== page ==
Feature

Denver's 25 Best Restaurants 2016

From funky hot spots to neighborhood bistros, there's a restaurant in Denver to satisfy your every craving.

October 2016

RiNo’s Hop Alley radiates fun, from wild cocktails to tongue-numbing Chinese-inspired dishes. Photography by Aaron Colussi

6. Bar Dough 

*New to the list

Having chef and co-owner Max MacKissock cooking again is a boon to the Denver dining scene: MacKissock’s talent is so immense that the two years he took off between leaving the Squeaky Bean and opening Bar Dough in LoHi felt like an eternity. But at his year-old restaurant, MacKissock now seems to have settled ever more comfortably into his calling. His cooking is still bright and replete with exciting combinations, but it’s less precious, more mature, and more approachable. And that’s not just because there’s pizza on the menu. Dishes like the lamb shoulder with charred red onion, puffed grains, and salsa verde also score high on the elevated-comfort-food scale. 2227 W. 32nd Ave., 720-668-8506

7. ChoLon 

*Last year 4

In 2010, Lon Symensma traded New York City for Denver because he craved the Colorado lifestyle and recognized that our burgeoning dining scene was on the verge of exploding. In the years since, Symensma has used ChoLon as a way to educate and challenge diners on the topic of modern Southeast Asian cuisine. He has won us over with intensely colorful, vibrant, and thrilling dishes that pull insight and inspiration from near and far. Take the tandoori lamb chops with caramelized yogurt and biryani, or the okonomiyaki-esque dancing scallops with a sweet corn pancake and bonito flakes that ripple in the steam. Symensma’s dishes function as a microcosm of the chef himself: Colorado flair combined with far-flung influences. 1555 Blake St., 303-353-5223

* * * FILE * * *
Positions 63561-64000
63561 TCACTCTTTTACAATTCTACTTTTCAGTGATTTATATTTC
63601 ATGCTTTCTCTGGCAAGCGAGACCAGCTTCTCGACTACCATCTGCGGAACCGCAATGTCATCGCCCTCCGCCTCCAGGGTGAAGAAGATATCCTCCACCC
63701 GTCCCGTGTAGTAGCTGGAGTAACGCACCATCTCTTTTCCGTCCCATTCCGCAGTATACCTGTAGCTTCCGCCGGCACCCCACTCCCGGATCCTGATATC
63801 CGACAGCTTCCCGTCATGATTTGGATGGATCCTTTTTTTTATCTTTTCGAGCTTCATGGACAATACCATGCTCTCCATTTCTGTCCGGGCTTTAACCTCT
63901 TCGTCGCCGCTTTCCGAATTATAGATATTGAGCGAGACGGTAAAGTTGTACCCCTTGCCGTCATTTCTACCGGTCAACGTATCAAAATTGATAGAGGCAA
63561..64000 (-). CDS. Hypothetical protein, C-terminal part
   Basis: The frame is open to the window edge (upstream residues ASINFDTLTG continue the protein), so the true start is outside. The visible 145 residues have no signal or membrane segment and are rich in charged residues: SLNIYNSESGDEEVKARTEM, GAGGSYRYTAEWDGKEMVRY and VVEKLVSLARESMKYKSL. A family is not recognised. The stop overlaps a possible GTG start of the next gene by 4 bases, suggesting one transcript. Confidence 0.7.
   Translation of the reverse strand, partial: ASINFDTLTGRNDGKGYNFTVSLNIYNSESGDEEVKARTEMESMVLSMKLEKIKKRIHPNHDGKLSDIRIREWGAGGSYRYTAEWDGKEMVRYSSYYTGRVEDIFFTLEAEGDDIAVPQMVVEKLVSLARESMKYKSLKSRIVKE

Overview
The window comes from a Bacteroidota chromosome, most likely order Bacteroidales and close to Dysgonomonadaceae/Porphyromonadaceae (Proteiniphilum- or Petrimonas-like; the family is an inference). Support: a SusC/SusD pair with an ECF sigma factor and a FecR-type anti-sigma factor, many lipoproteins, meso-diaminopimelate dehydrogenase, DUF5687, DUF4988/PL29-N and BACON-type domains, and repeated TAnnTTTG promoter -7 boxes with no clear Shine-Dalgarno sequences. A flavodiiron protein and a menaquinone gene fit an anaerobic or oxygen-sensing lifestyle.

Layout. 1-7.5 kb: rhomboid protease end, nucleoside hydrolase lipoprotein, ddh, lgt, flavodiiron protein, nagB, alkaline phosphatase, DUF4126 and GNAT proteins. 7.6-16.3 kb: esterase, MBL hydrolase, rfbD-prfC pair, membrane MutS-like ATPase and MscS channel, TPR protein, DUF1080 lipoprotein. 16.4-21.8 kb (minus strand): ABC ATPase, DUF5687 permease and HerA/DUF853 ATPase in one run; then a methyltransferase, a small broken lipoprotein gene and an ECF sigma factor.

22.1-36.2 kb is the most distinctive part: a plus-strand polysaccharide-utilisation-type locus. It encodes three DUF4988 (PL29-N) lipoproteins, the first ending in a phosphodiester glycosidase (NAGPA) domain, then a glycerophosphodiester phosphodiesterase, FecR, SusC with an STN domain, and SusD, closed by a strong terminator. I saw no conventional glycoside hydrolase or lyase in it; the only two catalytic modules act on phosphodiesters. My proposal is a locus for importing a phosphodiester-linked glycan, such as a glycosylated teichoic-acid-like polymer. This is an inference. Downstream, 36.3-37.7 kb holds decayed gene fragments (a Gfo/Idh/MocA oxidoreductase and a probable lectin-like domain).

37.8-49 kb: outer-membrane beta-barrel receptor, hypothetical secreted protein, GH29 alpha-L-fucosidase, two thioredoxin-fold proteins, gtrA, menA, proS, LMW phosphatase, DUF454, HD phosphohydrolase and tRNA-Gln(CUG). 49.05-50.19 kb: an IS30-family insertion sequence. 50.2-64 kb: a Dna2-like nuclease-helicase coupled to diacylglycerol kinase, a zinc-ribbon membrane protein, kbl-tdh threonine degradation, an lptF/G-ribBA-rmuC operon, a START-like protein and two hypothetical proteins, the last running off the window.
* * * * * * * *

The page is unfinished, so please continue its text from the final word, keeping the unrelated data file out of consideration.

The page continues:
8. The Plimoth 

*Last year 20

When chef Peter Ryan opened the Plimoth north of City Park three years ago, he wasn’t looking to make a big splash, nor was he looking for press—but he got both because the tidy corner restaurant was just that good. Ryan, who is an alum of Z Cuisine and a former instructor at Cook Street School of Culinary Arts, simply wanted to feed the neighborhood. Never did he expect the Plimoth, which is named after his hometown of Plymouth, Massachusetts, to become a dining destination where reservations are practically a must. Despite its popularity, not much has changed since the Plimoth’s opening days. Ryan and his staff’s intention to cook the European-style food they want to eat—pork rillettes; creative salads that toss together ingredients such as lentils, sunchokes, and lime vinaigrette; roasted rabbit loin—has served them well. 2335 E. 28th Ave., 303-297-1215

9. Beast and Bottle 

*Last year 7

Chef Paul Reilly co-owns Beast & Bottle with his sister Aileen Reilly, and together they produce a dining experience that perfectly fits Uptown’s eclectic vibe. That’s due largely to beverage director Jon Feuersanger’s always-packed bar and Paul’s well-edited menu, which showcases the meat and fish the team butchers daily in its tiny kitchen. What Paul does with those cuts wanders enough outside of the norm to be intriguing (lamb ribs with molasses mustard and giardiniera) while still adhering to standbys like goat’s milk gnudi and pork with sweet corn and chanterelles. But the best part of Beast & Bottle is that whether you’re a neighbor or not, you feel like one every time you walk through the door.  719 E. 17th Ave., 303-623-3223

10. Sushi Ronin 

*New to the list

Chef Corey Baker

Local sushi fans usually fall into one of two camps: Sushi Den or Sushi Sasa. But there’s a new player in town that will surely cut into both loyal fan bases: Sushi Ronin. More than any other spot around town, Sushi Ronin adheres to the omakase (or chef’s choice) philosophy. Of course, you could order from the menu, but why, when you can leave it up to whip-smart chef and co-owner Corey Baker? Whatever you decide when you stop by the LoHi hot spot, you’ll find yourself rewarded with gorgeous fish arranged like precious jewels. Count on Sushi Ronin becoming your new staple. 2930 Umatilla St., 303-955-8741

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